Recommendation: The Pixar Touch

Can’t get enough of Pixar? I got more for you right here.

In my last review I declared my undying love for this revolutionary animation company, born of the wonderful documentary The Pixar Story. Now I have another Pixar tell-all to recommend to you, this time in book form: The Pixar Touch.

Written by David A. Price, this book reveals more of the fascinating origin story of Pixar Animation than Iwerk’s documentary could in ninety minutes. This turns out to be both a good thing and a bad thing. While you get a lot more detail that’s interesting and revealing about one of today’s most successful film production companies, you also get a lot more detail that’s kind of boring. I had to skim through the first few chapters, which delved heavily into the technical evolution of CGI.  Techno geeks, on the other hand, might find these chapters the most interesting of the book. It depends on your interests, but it’s definitely worth the parts you may have to skim for the fun tidbits you get. Some of which include:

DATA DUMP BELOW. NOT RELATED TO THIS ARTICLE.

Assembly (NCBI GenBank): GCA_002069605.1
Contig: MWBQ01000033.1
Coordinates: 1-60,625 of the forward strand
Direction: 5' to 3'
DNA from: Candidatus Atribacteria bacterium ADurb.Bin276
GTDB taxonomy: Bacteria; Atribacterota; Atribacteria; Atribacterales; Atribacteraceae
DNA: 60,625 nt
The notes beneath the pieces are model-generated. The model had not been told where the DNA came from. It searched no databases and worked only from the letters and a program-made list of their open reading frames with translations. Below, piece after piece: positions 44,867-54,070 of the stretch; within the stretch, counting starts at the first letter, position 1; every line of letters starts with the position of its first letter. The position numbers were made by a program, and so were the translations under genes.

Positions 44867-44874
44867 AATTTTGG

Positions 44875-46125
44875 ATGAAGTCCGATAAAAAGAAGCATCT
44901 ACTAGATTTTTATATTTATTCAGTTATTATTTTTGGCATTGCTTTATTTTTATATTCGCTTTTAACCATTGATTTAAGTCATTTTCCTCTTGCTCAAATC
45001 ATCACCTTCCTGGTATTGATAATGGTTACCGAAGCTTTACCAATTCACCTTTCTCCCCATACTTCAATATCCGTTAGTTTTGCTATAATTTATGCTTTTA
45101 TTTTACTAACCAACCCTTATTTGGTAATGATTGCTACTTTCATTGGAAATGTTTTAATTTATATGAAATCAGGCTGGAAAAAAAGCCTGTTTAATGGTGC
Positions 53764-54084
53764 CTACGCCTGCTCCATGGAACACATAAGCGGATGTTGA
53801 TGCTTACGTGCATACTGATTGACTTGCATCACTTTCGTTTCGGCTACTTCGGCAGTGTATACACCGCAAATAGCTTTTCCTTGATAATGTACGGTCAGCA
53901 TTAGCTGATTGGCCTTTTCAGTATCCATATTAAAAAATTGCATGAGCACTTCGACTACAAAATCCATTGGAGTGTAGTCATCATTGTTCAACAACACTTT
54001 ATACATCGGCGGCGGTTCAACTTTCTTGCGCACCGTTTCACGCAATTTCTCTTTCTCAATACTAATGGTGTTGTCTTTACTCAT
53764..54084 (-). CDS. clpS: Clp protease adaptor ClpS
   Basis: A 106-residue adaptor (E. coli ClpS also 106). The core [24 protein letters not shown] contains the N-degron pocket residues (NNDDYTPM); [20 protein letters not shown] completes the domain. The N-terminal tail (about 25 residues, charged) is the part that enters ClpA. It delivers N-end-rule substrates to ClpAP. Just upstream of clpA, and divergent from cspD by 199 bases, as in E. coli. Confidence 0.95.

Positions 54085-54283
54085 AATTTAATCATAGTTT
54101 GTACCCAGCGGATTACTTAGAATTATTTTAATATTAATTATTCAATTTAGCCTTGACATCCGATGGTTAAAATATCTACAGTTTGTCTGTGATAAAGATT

Monsters Inc. faced a copyright suit right during production that almost delayed the opening of the movie.

-Tim Allen was not Pixar’s first choice for Buzz Lightyear; he was actually pretty far down on the list. In the end, though, he ended up heavily influencing the direction of the character and is partially responsible for the Buzz we know and love today.

-Pixar hired a fish expert to be a consultant on the designs for Finding Nemo. When he was a little too vehement about changing an inaccurate character design, one of the animators slung his arm over the fish guru’s shoulder and reminded him, “Adam…fish don’t talk.”

These are just a few teasers, the book is full of fun facts like these. The prose are clear and concise, not over written like many eye drooping non-fiction books out there. I, personally, listened to it on audiobook, and it improved many a dull car ride.

I mentioned the documentary Pixar Story gave a slightly idealized version of the company, Pixar Touch gives a much more balanced perspective, probably because it has more time to do so. It delved into some of the unpleasantries, such as the feud with Jeffry Katzenberg and the aforementioned lawsuit. Even so, the company still stands out as a remarkable group of filmmakers, and I really wanna run away and join them in their giant playground of a work office. If only I could draw…

So if you want a good nighttime read or something to listen to on your weekday commute, I highly recommend The Pixar Touch. Happy reading!